BROWNSBORO, Texas — If you're at school and you're not understanding a new concept, you simply raise your hand and the teacher's there to help you, but it's not that easy for virtual students. Often times it requires an email, if they feel comfortable reaching out at all, which is a lesson Brownsboro ISD learned a few weeks into the school year.
"About three weeks into our school year, the data was showing us that our students; and we were monitoring seventh grade through 12th grade, so that was about 230 students, the majority of them were not doing well," said Brownsboro ISD Principal Laura Ballard. "They weren't keeping up with their progress, they weren't keeping up with their grades.
Ballard says they found themselves re-setting assignments and calling the students.
"And (you) tell them when you get into this assignment the next time, call us and let us help you through that," said Ballard.
Then, one of those light bulb moments. "You know, we've got high school kids trying to earn credits. And you know, if we keep this up, it isn't going to happen. So, we had to step in," Ballard said.
Ballard and her team of teachers at Compass Horizon Academy realized what they needed was a hotline to give their virtual learners the best chance to succeed. She ran it by the other principals in Brownsboro and Superintendent Keri Hampton. Everybody supported the idea.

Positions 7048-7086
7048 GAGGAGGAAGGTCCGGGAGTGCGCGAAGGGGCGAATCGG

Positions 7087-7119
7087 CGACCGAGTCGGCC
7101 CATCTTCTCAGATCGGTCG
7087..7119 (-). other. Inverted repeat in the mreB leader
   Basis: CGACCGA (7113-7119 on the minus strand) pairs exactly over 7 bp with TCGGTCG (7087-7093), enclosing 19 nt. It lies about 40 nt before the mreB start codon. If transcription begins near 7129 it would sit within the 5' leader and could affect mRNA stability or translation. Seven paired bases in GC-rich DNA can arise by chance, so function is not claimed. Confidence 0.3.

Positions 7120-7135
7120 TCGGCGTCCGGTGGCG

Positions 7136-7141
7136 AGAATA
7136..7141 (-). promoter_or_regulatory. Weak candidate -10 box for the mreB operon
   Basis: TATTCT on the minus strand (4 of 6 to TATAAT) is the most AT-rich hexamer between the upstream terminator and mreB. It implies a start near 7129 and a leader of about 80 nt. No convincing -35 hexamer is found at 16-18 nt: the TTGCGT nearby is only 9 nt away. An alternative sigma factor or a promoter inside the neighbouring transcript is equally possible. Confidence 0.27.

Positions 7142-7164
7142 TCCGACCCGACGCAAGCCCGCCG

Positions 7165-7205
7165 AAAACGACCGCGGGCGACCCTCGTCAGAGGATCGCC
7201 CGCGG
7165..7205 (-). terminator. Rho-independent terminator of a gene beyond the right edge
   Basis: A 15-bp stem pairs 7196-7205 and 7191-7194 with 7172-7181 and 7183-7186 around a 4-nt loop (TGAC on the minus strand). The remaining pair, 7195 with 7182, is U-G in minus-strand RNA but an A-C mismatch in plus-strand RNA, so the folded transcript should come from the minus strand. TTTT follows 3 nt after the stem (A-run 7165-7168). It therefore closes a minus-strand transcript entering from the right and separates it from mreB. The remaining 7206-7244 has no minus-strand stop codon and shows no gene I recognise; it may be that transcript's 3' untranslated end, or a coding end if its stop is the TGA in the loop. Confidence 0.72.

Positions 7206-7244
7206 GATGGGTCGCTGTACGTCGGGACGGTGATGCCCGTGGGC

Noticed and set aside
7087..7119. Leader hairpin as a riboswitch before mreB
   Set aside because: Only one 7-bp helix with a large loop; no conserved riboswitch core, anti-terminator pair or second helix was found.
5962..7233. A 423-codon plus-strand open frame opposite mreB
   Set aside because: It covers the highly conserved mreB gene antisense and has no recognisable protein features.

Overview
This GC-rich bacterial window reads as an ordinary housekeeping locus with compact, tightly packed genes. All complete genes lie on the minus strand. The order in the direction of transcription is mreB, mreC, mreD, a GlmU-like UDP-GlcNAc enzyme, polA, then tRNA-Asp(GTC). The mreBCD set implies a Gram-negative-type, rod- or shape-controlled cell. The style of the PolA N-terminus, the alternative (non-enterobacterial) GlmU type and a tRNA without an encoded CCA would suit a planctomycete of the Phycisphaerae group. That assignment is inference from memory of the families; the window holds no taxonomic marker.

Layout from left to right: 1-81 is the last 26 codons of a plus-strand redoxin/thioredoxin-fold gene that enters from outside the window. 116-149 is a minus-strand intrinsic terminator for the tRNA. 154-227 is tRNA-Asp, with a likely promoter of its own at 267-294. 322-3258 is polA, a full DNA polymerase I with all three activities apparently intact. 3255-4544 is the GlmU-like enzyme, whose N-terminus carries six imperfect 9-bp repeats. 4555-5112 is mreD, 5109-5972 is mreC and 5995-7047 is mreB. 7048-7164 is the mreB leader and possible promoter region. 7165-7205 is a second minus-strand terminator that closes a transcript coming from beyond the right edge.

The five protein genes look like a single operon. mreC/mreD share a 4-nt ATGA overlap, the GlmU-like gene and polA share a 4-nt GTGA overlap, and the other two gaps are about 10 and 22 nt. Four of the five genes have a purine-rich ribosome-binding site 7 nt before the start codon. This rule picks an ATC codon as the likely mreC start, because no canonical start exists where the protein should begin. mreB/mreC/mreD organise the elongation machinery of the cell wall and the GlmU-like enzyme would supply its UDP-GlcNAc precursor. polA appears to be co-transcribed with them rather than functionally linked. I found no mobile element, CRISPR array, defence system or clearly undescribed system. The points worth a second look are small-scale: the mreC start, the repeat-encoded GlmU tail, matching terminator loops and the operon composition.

"It was just a way to provide another layer of support for our kids. And, hopefully, you know, turn around the situation that we saw unfolding in our district. So that's, that's really how it started, explained Ballard.
A team of teachers man the hotline. "So, it is all of my teachers and myself. So I have 4 teachers on my campus, all of the core areas, are covered by certified teachers."
At first, they set time parameters for students in 7th through 12 grades to call in, but then, they just opened it up all day. Ballard said it took a little time to get off the ground.
"But, here towards the end, they're really calling us quite a bit. So, you know, it's just, I wish that we would have had it in place from the very beginning. But it's just a lesson learned," said Ballard.
"The majority of the questions we receive are on algebra, and algebra, algebra two, and on English, writing, essays, filling out graphic organizers. So, I would say that the 90% of the calls we get are math and English."
And if they can't walk students through their questions over the phone. "Then, we will move into a Google meet where we can, you know, face to face, do some teaching," Ballard said.
Ballard expects more virtual learners will be returning to campus in the next 9 weeks, but the hotline will remain open to help students who can't. "It just makes your day when you can see that they finally get it and they can move on and they're not stuck anymore. So, that just means the world to us.
The hotline for virtual learners could be a lifeline until they get back on campus.